I try to also be reflective because I'm turning 57 this year. I mean, people always say shit like, "Yo, where do the years go!?" I just posted something today and it was like a gig in fucking '86 at the Ritz in New York and I'm like, "Holy shit that was like 33 fucking years ago." It just seems like a flash in the pan. I'm pushing 60. I'm trying to get so much done and that's how I know the value of time.
The idle mind is the devil's workshop, man. I know that better than anybody. Especially the Enemy Mind, which I refer to a lot in the book, is going to try to take you off course and steer you in the wrong direction. So that's a constant battle. It's so important to have a schedule, not just float through life and have goals, and know what those goals are. You have to take the actions every day to do that and don't let anything get in your way that's going to prevent you from that, and wasting time is one of those things.
AS YOU MENTIONED, YOU CALL THAT INNER VOICE THAT DECEIVES YOU "THE ENEMY MIND." WHAT ABOUT PEOPLE WHO STRUGGLE FROM THE ENEMY MIND BOTH MEDICALLY AND OTHERWISE? HOW DO THEY BEAT IT?
There's clinical depression and I'm not talking about people who have to take medication. I don't anywhere try to convince or even try to think that I'm an expert in that field.
What I have seen is people that, something goes down and you don't find a way out of it, you get the blues. Then it's resistance, which is the Enemy. Then it's like the next thing leads to, "I'm not gonna get this shit done, I'm gonna go have a few drinks." That kind of depression comes in stages, it doesn't just come all at once. That's why you have to nip it in the bud.
People ask me, do I ever get depressed? Absolutely not and the reason is because even if I'm feeling fucked up, I know the way to cure that. It's by taking actions that are going to change the energy to a different direction. Just like Napoleon Hill says, "There's very little difference between people, the difference is attitude." Whether it's negative or positive, that's the big difference.
You're either going to come out of this shit and deal with it, and find a positive way to try to cure what it is you're doing by action, or you're just going to spiral into hell. Just yesterday, my brother's girlfriend died in his arms. It's like, they're using pain pills and all this shit. Both of them have severe medical problems, and she had a seizure and died in his arms. I've been trying to help them and offer the good advice … but when people don't want to take action, there's nothing.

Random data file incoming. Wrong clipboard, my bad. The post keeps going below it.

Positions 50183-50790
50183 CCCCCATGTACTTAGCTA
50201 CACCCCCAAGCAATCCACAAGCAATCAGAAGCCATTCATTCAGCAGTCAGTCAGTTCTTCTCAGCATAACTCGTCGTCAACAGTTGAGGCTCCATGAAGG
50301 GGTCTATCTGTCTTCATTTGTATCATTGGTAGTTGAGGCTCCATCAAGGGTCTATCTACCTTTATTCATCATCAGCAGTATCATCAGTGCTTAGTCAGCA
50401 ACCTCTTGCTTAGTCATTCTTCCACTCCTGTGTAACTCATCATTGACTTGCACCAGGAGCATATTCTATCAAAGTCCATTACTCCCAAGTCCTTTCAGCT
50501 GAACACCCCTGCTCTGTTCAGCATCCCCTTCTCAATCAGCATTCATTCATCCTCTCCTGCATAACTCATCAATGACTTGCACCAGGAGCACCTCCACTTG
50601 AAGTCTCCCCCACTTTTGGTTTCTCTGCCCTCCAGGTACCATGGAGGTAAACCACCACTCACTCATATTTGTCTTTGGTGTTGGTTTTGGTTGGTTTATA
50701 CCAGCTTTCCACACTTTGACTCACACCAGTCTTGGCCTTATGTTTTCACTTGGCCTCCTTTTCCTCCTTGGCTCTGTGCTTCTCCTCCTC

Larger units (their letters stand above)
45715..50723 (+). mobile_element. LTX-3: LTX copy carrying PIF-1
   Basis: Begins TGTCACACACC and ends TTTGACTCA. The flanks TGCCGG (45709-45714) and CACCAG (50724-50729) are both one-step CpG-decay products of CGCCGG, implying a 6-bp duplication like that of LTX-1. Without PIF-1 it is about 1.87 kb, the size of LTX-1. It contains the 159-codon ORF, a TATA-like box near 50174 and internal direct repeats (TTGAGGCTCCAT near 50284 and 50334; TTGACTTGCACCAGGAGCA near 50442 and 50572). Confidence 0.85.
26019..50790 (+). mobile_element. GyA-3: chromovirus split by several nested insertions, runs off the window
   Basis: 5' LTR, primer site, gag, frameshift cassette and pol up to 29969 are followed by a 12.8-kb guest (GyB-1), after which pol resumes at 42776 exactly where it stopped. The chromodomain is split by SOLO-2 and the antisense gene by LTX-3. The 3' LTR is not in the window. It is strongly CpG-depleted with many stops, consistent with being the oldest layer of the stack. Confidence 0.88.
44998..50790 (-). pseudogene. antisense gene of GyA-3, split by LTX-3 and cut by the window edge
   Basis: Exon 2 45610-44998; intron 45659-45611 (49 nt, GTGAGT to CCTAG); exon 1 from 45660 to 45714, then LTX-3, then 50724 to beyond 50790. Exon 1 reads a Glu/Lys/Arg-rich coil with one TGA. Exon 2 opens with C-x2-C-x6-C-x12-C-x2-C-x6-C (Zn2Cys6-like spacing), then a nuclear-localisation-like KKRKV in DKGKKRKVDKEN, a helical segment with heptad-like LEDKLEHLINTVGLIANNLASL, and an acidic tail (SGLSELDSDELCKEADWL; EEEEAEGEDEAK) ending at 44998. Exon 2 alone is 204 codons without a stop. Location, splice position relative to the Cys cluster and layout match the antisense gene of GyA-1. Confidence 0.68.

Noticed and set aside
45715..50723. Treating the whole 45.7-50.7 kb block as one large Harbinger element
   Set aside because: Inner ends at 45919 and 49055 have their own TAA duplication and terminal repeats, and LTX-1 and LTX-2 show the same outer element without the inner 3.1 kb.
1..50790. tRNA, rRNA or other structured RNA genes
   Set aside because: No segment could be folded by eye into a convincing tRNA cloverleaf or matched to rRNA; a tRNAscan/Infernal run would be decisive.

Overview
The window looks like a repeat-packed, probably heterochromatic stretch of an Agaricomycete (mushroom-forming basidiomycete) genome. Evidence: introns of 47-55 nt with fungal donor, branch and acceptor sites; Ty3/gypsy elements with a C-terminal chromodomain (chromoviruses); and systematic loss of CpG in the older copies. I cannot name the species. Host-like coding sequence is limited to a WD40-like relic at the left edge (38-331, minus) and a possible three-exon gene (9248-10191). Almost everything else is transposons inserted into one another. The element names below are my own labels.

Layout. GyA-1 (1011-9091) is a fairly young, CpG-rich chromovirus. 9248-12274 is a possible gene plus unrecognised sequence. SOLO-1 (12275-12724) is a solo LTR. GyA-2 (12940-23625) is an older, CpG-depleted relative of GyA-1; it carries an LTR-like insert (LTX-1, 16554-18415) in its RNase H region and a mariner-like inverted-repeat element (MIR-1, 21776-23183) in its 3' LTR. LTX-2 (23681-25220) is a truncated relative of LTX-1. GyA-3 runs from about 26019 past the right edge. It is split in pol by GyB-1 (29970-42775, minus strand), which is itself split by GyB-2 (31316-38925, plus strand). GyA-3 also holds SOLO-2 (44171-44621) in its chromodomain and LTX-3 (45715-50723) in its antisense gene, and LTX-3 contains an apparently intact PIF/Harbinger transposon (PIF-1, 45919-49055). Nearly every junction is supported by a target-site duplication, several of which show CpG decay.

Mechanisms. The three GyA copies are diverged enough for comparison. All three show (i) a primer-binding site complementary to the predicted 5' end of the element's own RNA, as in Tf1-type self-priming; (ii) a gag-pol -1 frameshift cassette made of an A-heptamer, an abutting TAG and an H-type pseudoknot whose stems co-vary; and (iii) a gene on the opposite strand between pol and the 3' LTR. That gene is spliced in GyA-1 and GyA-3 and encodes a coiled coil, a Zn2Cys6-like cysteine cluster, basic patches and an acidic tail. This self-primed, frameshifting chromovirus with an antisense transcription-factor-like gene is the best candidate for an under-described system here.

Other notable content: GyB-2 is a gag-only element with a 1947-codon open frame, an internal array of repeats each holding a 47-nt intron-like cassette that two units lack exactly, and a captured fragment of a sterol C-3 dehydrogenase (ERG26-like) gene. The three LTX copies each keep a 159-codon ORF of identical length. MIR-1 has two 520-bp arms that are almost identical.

I didn't live a sheltered life. You know, and I've seen people just spiral down, man, and unfortunately not survive it. So if you are a fighter, you have to fight like hell. You have to be a fighter and you can't give up.
I get messages all the time. I put my email right in the book. I'm like, "Listen, if you've got shit and you need to get off your chest, write me." I write back every one of those fucking people. [One said], when they got this book, "I was so depressed for months, and I just started digging my way out of it by applying." That was one of the deals that I made in the first part of the book. I said, "You have to make a deal with me right now that you're going to take action on this shit." Having hypothetical knowledge is not gonna do it for you.
It's actual application of the knowledge that's in this book and it's not just coming from me, it's coming from yoga masters thousands of years ago, from people that overcame tremendous shit, Special Forces, MMA world class fighters. I picked the brains of some of the males and females on this planet who just get their shit done under any and all circumstances.
SPEAKING OF COMMITMENT, YOU WROTE ABOUT HOW IF YOU NEVER FULLY COMMIT 100 PERCENT, YOU NEVER WIN. AND YOU BRING UP NEW YORK CITY IN THIS CONNECTION. PEOPLE HAVE TOLD ME THEY COULD NEVER DO IT OR MOVE THERE. HAVING BEEN ALL OVER THE WORLD, IS NEW YORK CITY'S WAY OF BEING MORE DIFFICULT THAN MOST PLACES, OR IS THAT A MYTH?
I mean it's a grind, no doubt. A lot of people come to New York to fulfill their dreams, this is that type of place. People don't go to Biloxi, Mississippi, necessarily.
There's no other city on the face of the earth that has the energy that New York has. It's intense, it's the mode of passion. Why do you think they call it the city that never sleeps? It's like people are just fucking on their hustle nonstop.
But it's a very easy city to get distracted and the analogy that I gave is it's like being attracted to jewels on the head of a poisonous serpent. You're attracted to that and then the next thing you know, boop, you get bit. You get caught up in the drugs, partying, in the wrong crowd, get murdered, hooked on drugs ... and then it's like they pack up and run.
Again, it always comes back to how you're utilizing your time. Who're you hanging out with? Are you really passionate? Do you really have that obsession? I talk about that in the book, too, how people always attach a negative connotation to obsession — but you have to be obsessed. Like when I get up in the morning, the first thing I do is I touch my head to the floor, I say my mantras, and it's off — boom, boom, boom.
It's a great city but you have to be so diligent. You have to be so focused. If you are, it's an amazing place to get your shit done. I always say native New Yorkers that grew up here, you could go anywhere on this planet and fucking survive. There's a lot of people that came out here that became very successful too, and it's because they stayed very focused.